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Especially in the Zusätze and the 1827/8 Lectures on the Philosophy of Spirit, Hegel notes that cultivation is associated with minimizing the effects of natural determinations on one’s body. Insofar as nature is associated with particularity and reason with universality, idiosyncratic embodiments may seem incompatible with the kind of mastery of the body Hegel envisions. However, given that the “Anthropology” focuses on development of the soul rather than on the body, various compatible bodily possibilities may exist. This raises the question of how much the body’s comportment ought to correspond to an ideal, and of the implications for those whose embodiment marks them out (in Hegel’s system) as closer to nature. Since coming to own our natural determinations is an ongoing process throughout a lifetime, despite the location of the “Anthropology” in the Encyclopedia, it is important to consider the role of our free decision-making in the transformation of our body. Attending to the story of the body within the “Anthropology” helps us appreciate it more fully as a crucial link between the Philosophy of Nature and the rest of the Philosophy of Spirit.
Hegel’s Philosophy of Nature is interesting for three primary reasons: (1) its theory of space and time; (2) its theory of physical mechanics; and (3) reconstruction of biological categories. With respect to (1), the primary interest is its connection (a) to intuition and thus to Kant and prior theories of space and time; and (b) to the mathematical categories of the Science of Logic. With respect to (2), the primary interest is (a) the relation to important predecessors, particularly Leibniz and Newton, and (b) the relevance of Hegel’s comments on mechanical explanation for contemporary practice. With respect to (3), the primary interest is (a) the relation of Hegel’s account to past conceptions of organism in Leibniz and Aristotle and (b) the tenability of Hegel’s theory in the light of contemporary biology and Deleuze’s criticisms of the Aristotelian and Hegelian theories of organic life. A further question on the relation of mechanical and organicist explanation is whether the relation between the two supports Kreines’s influential reading of Hegel’s metaphysics as distinguishing between two orders of explanation and therefore of phenomena and dependence relations.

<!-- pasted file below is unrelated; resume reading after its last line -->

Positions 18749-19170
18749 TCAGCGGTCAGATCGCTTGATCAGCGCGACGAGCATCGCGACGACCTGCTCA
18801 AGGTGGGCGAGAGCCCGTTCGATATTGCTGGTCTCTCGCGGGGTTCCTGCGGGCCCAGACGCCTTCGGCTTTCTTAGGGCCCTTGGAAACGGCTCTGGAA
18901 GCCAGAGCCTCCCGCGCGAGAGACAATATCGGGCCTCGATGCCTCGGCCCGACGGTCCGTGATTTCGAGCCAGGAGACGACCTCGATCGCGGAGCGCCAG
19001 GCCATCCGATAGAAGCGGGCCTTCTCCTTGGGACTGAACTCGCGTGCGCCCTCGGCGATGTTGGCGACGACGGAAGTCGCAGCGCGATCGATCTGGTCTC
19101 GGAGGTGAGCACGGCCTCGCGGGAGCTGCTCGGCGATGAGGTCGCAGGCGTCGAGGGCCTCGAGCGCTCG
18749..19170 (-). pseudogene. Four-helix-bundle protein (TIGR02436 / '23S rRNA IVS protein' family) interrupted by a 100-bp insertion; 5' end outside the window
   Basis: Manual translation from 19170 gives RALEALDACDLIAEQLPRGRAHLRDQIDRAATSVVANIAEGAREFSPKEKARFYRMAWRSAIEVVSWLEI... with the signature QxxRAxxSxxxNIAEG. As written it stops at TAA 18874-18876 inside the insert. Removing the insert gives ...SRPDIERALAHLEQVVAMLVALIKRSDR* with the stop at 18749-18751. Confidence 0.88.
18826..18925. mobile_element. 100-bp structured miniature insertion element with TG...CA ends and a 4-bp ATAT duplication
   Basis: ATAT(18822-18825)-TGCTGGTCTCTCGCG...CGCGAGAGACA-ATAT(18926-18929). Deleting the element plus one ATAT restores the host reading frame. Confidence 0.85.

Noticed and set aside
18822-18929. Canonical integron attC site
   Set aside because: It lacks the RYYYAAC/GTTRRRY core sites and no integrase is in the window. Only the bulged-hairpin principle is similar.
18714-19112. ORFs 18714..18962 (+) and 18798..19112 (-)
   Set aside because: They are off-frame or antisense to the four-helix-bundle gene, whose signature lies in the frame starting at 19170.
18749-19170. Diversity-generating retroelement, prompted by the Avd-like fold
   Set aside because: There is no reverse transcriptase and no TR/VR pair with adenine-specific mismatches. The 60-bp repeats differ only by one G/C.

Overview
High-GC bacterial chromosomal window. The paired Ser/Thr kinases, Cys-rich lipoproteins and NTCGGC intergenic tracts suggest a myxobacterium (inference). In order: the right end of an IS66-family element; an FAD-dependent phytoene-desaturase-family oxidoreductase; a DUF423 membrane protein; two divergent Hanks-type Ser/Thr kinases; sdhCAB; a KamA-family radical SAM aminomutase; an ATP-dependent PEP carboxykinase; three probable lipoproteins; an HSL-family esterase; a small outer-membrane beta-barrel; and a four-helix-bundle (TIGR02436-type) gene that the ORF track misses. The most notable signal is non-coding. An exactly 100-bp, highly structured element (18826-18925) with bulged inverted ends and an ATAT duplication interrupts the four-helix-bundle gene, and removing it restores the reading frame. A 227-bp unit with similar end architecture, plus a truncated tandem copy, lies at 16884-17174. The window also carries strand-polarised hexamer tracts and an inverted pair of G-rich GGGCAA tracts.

This monograph is the first study to assess in its entirety the fourth-century CE Latin translation of and commentary on Plato's Timaeus by the otherwise unknown Calcidius. The first part examines the authorial voice of the commentator and the overall purpose of the work; the second part provides an overview of the key themes; and the third part reassesses the commentary's relation to Stoicism, Aristotle, potential sources, and the Christian tradition.
This chapter examines the principles of Calcidius’ commentary (and to a lesser extent of the translation); he adopts a sequential reading of the Timaeus itself, in contrast to the mode preferred by the Neo-Platonists, and reads the Timaeus as a sequel to Plato’s Republic and a prequel to the Parmenides.
Friedrich Schelling transformed Immanuel Kant's conception of aesthetic ideas as a form of free play with truth back into a more traditional conception of an apprehension of truth that is certainly different from other forms of cognition, but does not really involve an element of free play. Schelling's System of Transcendental Idealism of 1800 completed his first philosophical system, in which he presented the parallel disciplines of Philosophy of Nature and Transcendental Philosophy as coinciding and culminating in the philosophy of art. The task for uniting the two forms of thought conceived by Schelling to underlie nature on the one hand and our own knowledge and action on the other is to find something that makes manifest the original identity of the conscious with the unconscious activity. Schelling claims that beauty is the basic feature of every work of art.
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